Wednesday, July 12, 2006

List of things bloggers should understand

Another Blogger posted a list of "9 Things Every Blogger Should Understand." I found the list interesting, so I wanted to take a little time and reflect on it a little bit. Here are the items, with my comments in italics:

1. Every reader has an opinion… and they’re all correct in their own mind.
Which is why I pretty much stay away from most major political issues and other divisive items. People will have their opinions, and usually, once they have locked onto it, it is impossible to change it. Such people would not let something like facts bother them. At any rate, this is why I pretty much let people comment freely on my blogs, as long as it is not inappropriate, namely obscene or rude.

2. Posting the same things as everyone else will render you invisible.
3. The corrolary to the previous item: posting unique content is the way to get noticed.

I think these two are fairly obvious. I am not aiming to be noticed. If it happens, it happens. However, I see no point in blogging about something that the rest of the biblioblogosphere has beaten to a pulp. As for other issues outside of librarianship, a lot of people cover them in better ways. In my case, I am pretty proud of the fact that I can fly under the radar. For people who are aiming to get fame, then this should be a rule. Then again, if you are just a small blogger, aim for something interesting too.

4. It is better to have your controversial posts read by folks who disagree with you than those who are on your side.

The blogger says that saying "me too" is boring, but in this case, I will have to bore you then. It makes sense. The only problem is when you get the people from number one who decide to use flames because they disagree.

5. Only a very small percentage of your readers will leave comments.

Thanks you two.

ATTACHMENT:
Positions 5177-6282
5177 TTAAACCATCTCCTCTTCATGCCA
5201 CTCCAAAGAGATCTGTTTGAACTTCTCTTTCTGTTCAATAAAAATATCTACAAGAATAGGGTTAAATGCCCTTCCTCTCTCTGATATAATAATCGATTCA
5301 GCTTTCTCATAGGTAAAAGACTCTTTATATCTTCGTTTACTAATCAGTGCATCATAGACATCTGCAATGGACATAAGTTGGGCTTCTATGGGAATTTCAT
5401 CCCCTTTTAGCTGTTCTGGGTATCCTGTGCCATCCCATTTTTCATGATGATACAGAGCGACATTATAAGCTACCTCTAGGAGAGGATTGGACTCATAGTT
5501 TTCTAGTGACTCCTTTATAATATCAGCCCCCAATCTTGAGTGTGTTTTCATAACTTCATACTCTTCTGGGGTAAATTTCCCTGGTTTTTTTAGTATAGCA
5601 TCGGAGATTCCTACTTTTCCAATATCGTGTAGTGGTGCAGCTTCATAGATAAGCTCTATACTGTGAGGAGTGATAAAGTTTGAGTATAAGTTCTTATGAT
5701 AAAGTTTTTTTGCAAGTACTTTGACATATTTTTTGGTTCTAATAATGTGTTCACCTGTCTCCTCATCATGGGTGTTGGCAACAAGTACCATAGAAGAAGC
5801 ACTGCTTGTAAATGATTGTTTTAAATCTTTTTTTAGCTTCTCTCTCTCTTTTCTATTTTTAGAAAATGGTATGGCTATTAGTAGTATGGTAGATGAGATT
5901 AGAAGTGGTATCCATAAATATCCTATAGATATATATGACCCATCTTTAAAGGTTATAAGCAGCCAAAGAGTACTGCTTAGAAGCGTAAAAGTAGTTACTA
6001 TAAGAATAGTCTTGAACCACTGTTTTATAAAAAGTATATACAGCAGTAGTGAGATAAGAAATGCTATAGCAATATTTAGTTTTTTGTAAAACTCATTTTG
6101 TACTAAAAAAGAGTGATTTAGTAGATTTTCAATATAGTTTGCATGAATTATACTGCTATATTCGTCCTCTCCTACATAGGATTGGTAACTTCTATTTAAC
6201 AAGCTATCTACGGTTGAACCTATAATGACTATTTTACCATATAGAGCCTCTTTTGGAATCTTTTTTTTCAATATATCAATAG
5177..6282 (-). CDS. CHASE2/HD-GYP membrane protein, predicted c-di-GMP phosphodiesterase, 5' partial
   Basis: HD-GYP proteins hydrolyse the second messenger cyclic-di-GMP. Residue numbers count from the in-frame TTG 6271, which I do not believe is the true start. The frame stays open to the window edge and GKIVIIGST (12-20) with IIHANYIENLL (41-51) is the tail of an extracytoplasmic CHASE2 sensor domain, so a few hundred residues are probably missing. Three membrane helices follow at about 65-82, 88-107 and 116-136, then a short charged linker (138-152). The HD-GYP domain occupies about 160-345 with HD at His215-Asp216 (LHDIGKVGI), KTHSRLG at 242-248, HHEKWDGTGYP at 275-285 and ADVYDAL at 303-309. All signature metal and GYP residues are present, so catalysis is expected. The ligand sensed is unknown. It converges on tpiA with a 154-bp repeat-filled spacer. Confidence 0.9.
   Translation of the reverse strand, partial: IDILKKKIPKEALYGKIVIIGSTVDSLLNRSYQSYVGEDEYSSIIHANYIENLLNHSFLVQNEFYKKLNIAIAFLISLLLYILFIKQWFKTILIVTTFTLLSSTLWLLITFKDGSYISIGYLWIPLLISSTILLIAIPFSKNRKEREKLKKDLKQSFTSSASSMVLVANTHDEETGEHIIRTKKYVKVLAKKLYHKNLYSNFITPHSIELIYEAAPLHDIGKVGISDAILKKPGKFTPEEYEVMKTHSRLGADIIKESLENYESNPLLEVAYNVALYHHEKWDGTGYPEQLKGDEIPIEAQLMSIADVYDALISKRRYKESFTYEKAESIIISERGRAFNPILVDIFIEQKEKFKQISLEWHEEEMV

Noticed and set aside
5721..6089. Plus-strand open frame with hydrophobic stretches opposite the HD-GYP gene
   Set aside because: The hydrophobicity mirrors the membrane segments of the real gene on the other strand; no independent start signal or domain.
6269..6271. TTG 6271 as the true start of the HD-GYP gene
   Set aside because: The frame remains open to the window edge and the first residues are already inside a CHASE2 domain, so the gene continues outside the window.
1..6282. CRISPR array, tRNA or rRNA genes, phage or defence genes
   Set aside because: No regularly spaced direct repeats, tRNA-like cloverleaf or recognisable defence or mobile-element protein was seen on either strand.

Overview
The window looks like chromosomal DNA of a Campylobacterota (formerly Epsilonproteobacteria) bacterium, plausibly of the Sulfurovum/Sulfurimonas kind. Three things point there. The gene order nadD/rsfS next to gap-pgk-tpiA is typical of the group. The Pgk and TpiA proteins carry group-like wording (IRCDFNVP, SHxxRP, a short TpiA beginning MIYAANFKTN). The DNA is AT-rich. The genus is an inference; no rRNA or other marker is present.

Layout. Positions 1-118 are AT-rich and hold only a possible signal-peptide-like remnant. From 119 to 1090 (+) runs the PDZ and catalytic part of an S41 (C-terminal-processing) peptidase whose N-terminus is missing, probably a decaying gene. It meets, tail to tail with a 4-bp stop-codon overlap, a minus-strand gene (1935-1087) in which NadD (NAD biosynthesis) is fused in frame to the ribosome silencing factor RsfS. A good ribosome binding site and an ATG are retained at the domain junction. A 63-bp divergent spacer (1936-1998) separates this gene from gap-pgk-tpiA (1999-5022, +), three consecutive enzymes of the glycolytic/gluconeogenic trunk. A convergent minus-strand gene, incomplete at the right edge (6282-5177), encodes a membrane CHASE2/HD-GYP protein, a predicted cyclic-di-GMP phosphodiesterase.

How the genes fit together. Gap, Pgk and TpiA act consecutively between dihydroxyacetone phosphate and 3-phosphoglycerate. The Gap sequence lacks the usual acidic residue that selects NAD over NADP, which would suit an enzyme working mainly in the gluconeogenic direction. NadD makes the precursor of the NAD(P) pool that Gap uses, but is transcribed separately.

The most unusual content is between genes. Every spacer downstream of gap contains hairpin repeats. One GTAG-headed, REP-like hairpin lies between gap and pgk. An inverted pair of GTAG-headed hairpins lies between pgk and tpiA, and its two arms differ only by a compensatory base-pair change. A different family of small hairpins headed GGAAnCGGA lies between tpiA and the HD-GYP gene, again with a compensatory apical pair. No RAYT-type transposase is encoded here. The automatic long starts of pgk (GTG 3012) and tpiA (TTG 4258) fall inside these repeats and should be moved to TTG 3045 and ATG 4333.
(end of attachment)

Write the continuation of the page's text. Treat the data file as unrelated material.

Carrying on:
6. It will likely be the same folks leaving comments over and over again.

Thanks for coming back you two.

7. A hit counter is useless in and of itself.

I have never felt the urge to put a counter in my blogs. The blogger says that having a single hit counter is very 1997. If readers come, welcome. If not, I hope they find good reading in other places.

8. Don’t bitch about traffic (or lack thereof) unless you’ve taken the time to analyze your web logs with a decent stats package.

Won't get any bitching from me on that regard. The blogger does give a couple of quick hints on stats package if you are interested in any future bitching.

9. Not having your blog hosted on your own domain is setting yourself up for failure when you need to move it or your web host (goes away / is no longer free / changes its policies / pick your own fate).

This I have heard in a few places. One of these days, I may have to get a domain and get the blog(s) hosted. I do back up my blogs, in a very simple way, but the stuff will not be lost if fate strikes. At this point in time, for a little peon like me, a cheap service like this one works ok.

Overall, some good points to think about folks. Take a look, see what you think. Maybe people can add to the list too.

A hat tip to The Blog Herald.

Update note (7/31/06): CW at Ruminations has been writing about blogging recently. CW pointed to two lists on how to blog. One is by Paul Stamatiou and the other by Tony Pierce. I personally like Pierce's better as well, has more color. Pierce's item #13 was one of my favorites: "if you havent written about sex, religion, and politics in a week youre probably playing it too safe, which means you probably fucked up on #5, in which case start a second blog and keep your big mouth shut about it this time." If you go over and read number five, it will make more sense. However, maybe I should be writing more about the things not spoken about in polite company. It's the reason the Itinerant Librarian came to life. Then again, when you hate politics, and really have no use for religion, it can be hard to want to write about that on the blog. Now sex, I definitely enjoy that. Anyhow, both lists are worth a look.

4 comments:

Mark said...

You're welcome! ;)

Jenne said...

:-)

Worrying about traffic is so 1998. All the blogger can control is the content-- traffic has a mind of its own. I've been blogging since 1998 and watched some people become hugely famous (as far as bloggers go) and others stay obscure-- and there wasn't always an obvious reason. It's far more fun to just do your thing and if others like it, great!

Aaron B. Hockley said...

You might be interested in a follow-up post I just made specifically dealing with blog stats: http://www.anotherblogger.com/2006/07/14/9-things-ive-learned-from-blog-stats/

Angel, librarian and educator said...

Mark: Welcome back.

Jenne: Thanks for stopping by. I kind of figured the content was about the only thing I had control of when I started blogging. Indeed, just do it for the fun and go from there.

Aaron: Thanks, I will take a look. It seems Blogger "broke" the link, so readers, here is the link again (http://tinyurl.com/jv4s7), which I hope will help.

To all, thanks and best. Keep on blogging.